The Aral Sea: a disappearing lake

The Secretary General of the United Nations, Ban Ki-Moon, has described the depletion of the Aral Sea as “one of the planet’s most shocking environmental disasters.” Once one of the largest lakes on our planet, it has steadily dried up over the last 50 years, leaving behind desolated expanses of salty sand.

The Aral Sea began shrinking in the 1960s, when the former Soviet Union decided to divert large quantities of water from the rivers which feed it to irrigate cotton fields in Uzbekistan. Since then, the lake has shrunk by 70% and its water has become increasingly saline, contributing to the desertification of the surrounding area and the collapse of the local fishing industry.

“This is a vivid testament to what happens when we waste our common natural resources, when we neglect the environment, when we mismanage our environment,” declared Ban Ki-Moon during his visit to five nations bordering the Aral Sea basin, in a bid to launch an international joint effort on this issue. “I urge all the leaders (of Central Asia) to sit down together and try to find solutions.”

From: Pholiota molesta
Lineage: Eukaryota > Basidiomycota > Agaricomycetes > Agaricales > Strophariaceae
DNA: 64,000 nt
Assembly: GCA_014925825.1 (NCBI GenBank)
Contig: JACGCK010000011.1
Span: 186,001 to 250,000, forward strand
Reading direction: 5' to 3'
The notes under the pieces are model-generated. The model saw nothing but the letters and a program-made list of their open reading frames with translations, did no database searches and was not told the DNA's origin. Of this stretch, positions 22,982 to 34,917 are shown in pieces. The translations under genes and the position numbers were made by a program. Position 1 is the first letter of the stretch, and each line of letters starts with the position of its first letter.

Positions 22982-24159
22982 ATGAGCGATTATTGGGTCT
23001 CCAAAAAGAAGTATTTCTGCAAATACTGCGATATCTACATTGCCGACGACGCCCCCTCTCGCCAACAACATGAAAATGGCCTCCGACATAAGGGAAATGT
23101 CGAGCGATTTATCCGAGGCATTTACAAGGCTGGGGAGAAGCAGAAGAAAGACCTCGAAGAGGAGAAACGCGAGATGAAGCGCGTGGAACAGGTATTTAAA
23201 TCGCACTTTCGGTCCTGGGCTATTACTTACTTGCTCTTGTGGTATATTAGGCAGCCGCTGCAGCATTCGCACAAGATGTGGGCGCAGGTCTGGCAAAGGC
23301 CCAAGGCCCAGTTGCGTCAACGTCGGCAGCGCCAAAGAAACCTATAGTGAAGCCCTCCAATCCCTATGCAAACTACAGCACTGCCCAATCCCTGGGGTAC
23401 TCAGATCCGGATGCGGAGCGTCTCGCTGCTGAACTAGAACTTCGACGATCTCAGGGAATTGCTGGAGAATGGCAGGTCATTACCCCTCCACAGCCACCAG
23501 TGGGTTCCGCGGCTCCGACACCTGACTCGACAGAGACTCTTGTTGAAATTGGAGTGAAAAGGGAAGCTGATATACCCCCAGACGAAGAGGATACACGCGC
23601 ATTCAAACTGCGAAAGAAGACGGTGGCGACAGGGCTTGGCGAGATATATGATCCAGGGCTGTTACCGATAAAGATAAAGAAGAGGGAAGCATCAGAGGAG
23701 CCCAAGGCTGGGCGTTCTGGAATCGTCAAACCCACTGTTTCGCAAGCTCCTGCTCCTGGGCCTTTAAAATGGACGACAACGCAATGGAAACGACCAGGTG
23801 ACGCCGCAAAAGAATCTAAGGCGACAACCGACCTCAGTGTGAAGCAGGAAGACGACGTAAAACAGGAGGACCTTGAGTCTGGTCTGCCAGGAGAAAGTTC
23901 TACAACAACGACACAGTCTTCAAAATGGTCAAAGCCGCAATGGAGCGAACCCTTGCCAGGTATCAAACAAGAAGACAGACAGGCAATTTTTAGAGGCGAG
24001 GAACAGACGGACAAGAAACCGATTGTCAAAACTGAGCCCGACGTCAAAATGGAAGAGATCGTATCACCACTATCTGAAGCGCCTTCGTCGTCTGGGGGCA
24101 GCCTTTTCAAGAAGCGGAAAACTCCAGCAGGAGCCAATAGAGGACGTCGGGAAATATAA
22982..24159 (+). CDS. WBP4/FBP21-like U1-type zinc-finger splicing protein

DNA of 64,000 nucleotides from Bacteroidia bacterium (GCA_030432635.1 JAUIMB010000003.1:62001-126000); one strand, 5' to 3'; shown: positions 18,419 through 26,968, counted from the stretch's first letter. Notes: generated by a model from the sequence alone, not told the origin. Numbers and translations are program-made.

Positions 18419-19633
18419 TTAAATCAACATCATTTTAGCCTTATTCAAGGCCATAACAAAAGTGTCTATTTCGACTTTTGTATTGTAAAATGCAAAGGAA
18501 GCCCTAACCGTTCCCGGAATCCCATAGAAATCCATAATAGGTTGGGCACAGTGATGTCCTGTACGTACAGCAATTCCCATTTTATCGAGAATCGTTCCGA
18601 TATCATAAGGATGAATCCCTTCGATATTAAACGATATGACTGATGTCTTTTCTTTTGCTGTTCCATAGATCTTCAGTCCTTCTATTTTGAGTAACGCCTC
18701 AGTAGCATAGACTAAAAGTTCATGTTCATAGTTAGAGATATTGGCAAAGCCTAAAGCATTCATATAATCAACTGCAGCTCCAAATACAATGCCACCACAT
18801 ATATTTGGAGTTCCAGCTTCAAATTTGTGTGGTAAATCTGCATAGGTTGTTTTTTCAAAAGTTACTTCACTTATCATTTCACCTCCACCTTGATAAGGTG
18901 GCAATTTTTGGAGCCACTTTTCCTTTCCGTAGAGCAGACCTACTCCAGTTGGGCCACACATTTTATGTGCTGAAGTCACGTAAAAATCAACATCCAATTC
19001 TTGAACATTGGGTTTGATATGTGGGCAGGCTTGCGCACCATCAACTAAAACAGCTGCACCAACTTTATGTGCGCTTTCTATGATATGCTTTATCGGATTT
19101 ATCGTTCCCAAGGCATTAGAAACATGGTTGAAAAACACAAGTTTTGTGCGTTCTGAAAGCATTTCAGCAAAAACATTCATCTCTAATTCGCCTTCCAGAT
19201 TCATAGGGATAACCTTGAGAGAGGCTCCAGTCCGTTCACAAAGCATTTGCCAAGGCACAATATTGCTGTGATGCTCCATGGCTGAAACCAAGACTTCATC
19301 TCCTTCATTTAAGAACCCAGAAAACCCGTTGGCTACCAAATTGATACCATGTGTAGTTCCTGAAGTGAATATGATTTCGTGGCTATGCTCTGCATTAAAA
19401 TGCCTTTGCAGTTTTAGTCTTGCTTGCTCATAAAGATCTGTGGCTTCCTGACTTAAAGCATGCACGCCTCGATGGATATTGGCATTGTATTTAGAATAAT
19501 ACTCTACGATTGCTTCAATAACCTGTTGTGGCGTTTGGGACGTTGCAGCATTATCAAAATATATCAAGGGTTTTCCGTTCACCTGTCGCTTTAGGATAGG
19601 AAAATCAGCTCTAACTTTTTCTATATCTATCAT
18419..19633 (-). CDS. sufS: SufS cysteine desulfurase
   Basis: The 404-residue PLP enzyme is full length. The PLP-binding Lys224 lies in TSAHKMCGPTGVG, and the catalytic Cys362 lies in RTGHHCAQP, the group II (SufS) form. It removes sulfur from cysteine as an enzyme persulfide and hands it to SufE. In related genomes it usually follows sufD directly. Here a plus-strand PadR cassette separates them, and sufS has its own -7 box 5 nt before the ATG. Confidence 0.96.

Currently the Aral Sea is split into two distinct bodies. Small Aral in the north is separated from Large Aral in the south by a large dam, completed in 2005, which is part of a broader project for the environmental restoration of the area. Its waters are now cleaner and less saline, allowing the reintroduction of fish species which had disappeared from the lake. The surface of Small Aral has also risen, from 2550 km² to 3300 km².

In Large Aral a project is being implemented to reverse the desertification caused by the evaporated lake, by planting vegetation which is tolerant of highly saline environments. According to some experts however, there may be also be an attempt to restore original water levels in this area, for example by building an aqueduct with a desalination plant connected to the Caspian Sea. Perhaps one day the Aral Sea will come back to life?